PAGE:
This page is based on a presentation I gave to the Rappahannock Valley Amateur Radio Club in May (or June?) of 2014. There's a huge amount of information out there on the topic, I only just touch on the topic because I have limited time but I try to touch on the topic enough to explain it regardless of the level of understanding you already have. If you wish to view the slides by themselves, you can download a PDF version of my presentation though it will not include any of the explanations that I include on this page. In the future, if I give any more presentations I will make an effort to record them for posting on YouTube to include the audience questions and real-time demos.

Before I get started, I'd like to say my 3D Printer is a Solidoodle 2, it's still going strong (with a few modifications and repairs. Unfortuniately it seems like the Solidoodle company had something happen and announced it formally suspended all it's operations March 28, 2016 which includes both printer production and sale of replacement parts. I learned this when I recently identified an issue with a bent Z-axis rod and was unable to order a replacement. After much research, it turns out most of the parts are much simpler than I realized, I just had to match up the specs of the stepper motor and find a relatively straight rod of the same thread at my local hardware store, then order a flexable coupling to connect them. The new rod is bent slightly too but since it is connected by a flexable adapter to the motor it is free to wobble slightly and eliminate the problem I had with the original rigid motor+rod assembly that was bent. I'm hopeful one day maybe Solidoodle will figure out how to pull itself back together and resume production, it seems like they had something really good going back when I got my printer from them.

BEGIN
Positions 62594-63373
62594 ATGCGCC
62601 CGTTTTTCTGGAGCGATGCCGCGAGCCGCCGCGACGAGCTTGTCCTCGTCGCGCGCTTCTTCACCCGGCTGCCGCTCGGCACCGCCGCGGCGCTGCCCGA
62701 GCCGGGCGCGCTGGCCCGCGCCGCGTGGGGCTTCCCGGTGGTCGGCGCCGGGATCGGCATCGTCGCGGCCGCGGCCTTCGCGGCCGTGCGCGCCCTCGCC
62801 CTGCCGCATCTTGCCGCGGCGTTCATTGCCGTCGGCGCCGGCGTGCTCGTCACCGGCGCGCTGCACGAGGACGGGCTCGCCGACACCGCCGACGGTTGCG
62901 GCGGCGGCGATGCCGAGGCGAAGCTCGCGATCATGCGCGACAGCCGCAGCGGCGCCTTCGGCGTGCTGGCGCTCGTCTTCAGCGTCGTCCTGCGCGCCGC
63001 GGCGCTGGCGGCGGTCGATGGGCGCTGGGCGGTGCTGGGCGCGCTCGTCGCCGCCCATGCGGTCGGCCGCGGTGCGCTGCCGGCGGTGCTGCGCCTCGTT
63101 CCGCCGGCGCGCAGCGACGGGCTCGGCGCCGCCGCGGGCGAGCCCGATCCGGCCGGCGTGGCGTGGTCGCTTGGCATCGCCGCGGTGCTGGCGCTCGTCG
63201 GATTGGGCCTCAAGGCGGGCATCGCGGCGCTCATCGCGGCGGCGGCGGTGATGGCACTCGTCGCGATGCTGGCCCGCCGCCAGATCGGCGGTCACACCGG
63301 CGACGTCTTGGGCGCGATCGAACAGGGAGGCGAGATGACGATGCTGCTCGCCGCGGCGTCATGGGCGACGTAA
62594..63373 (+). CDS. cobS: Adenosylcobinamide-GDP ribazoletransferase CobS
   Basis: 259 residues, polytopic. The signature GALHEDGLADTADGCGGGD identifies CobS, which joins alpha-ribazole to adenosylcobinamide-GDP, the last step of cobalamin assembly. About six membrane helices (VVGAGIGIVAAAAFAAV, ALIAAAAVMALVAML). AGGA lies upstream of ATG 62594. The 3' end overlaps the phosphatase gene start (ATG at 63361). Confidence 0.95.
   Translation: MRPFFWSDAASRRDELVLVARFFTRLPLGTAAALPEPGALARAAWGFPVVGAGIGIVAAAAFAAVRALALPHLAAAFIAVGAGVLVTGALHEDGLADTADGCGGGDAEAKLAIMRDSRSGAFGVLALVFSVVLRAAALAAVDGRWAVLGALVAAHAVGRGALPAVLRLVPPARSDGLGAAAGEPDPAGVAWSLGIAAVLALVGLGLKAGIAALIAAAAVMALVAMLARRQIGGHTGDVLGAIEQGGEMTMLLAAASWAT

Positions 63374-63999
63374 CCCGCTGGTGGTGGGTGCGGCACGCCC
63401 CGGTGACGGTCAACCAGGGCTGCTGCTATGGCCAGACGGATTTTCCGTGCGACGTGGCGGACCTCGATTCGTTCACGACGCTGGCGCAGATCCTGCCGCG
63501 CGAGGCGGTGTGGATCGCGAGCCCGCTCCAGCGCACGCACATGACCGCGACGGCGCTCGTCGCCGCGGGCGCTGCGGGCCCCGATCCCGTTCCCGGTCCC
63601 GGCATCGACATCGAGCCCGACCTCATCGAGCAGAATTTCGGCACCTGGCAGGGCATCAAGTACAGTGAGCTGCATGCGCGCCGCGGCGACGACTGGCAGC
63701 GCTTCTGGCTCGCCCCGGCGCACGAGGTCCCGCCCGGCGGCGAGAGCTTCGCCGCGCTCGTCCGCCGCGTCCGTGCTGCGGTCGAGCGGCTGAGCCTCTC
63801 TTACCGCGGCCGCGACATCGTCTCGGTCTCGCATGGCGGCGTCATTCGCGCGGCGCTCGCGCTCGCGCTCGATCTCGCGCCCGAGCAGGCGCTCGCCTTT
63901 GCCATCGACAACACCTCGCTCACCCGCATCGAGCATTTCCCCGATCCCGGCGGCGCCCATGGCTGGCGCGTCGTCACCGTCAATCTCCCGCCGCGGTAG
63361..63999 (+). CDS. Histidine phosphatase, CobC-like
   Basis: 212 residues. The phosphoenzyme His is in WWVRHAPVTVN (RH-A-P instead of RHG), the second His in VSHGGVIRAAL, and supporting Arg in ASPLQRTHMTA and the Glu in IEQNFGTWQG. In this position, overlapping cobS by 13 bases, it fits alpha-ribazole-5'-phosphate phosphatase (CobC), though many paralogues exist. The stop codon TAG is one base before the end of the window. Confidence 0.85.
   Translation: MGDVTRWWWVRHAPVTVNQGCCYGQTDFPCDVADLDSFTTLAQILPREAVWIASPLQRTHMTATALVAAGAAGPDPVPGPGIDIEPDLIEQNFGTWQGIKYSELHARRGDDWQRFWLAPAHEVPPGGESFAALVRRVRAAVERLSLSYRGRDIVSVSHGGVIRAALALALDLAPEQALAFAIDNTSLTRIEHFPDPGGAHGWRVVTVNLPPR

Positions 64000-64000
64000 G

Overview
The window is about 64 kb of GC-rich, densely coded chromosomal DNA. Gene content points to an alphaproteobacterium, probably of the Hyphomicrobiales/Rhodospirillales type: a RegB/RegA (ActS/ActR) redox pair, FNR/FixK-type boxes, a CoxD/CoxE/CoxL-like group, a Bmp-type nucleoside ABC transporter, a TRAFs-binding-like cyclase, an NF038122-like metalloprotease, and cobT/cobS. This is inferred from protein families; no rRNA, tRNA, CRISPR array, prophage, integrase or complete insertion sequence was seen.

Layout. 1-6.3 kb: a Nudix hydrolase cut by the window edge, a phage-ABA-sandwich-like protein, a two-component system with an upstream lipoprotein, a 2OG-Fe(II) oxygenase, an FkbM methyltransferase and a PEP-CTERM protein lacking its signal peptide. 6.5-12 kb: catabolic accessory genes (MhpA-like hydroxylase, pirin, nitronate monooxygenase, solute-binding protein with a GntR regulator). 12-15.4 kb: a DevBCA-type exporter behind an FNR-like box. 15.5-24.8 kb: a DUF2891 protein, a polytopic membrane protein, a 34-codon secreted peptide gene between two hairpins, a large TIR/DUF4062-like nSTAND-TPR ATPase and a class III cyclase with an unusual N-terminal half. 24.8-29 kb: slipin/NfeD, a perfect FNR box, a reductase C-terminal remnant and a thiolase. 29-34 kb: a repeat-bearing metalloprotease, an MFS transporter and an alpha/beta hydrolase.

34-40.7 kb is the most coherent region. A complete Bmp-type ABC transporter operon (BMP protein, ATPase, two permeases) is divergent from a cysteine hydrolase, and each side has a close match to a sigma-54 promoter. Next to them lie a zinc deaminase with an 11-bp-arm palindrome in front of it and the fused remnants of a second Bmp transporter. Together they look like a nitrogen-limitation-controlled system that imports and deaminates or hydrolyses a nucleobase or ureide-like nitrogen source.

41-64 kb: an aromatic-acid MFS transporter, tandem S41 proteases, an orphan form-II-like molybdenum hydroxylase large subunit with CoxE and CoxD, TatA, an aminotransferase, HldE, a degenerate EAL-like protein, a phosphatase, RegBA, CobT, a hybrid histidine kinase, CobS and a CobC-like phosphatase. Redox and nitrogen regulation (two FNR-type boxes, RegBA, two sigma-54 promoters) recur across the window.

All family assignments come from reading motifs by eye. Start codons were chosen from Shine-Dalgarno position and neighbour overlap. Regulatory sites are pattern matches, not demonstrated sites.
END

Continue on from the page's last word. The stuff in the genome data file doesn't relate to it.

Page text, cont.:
Slide 1

Welcome to my presentation on 3D Printing...

Slide 2

What is 3D Printing?

First, 3D Printing is not magic. It is nowhere near instant, frequently prints take multiple hours to run - a very small print takes about 15-20 minutes of pre-heating and another 10-15 minutes of printing, followed by a cool-down period ranging from a few minutes to 10+ minutes to ensure that it doesn't deform as the parts are removed from the printing platform.

It is also not "zero cost" creation of whatever you want. Besides the cost of the raw material there is also the cost of maintaining the equipment, lubericants, replacement parts when they are damaged or wear out, and in the case of ABS that I use also the kapton tape that covers the heated build platform. Then there is the cost of time, which can be quite significant for everything from applying bubble-free kapton tape and lubericating moving parts to waiting for the prints to run. This is vastly increased when parts fail to print correctly for various reasons from delamination to running out of filament.

3D printers are impressive, but they certainly aren't the magical replicators from Sci-Fi.

Slide 3

3D Printing is very useful though. It has a variety of uses from rapid prototyping (easily making changes and testing within hours or days) to prepeated production of identical parts in small quantities.

The optimal use case for 3D Printing is production of simple parts in small quanitites. These parts can then be used as a basis for other things, whether being assembled into a more complex whole or fine-tuend and used to produce a mold for casting on a larger scale. It's also ideal for small batches of parts.

Slide 4

Now let's talk about how 3D Printers work. There are a couple types of 3D Printers, each with different benefits and limitations.

The first and most common type of 3D printers use additive layering where many strands of material are extruded on top of each other. It is comparable to using a hot-glue gun and putting multiple layers of hot-glue to build up a desired thickness and shape. This is what most people think of, and what is typically shown in the news and available to the consumer market. They are relatively inexpensive (available for under $1000) but also produce lower quality parts (typically no more than 0.1mm resolution) and are slower (most useful-sized prints take hours to days).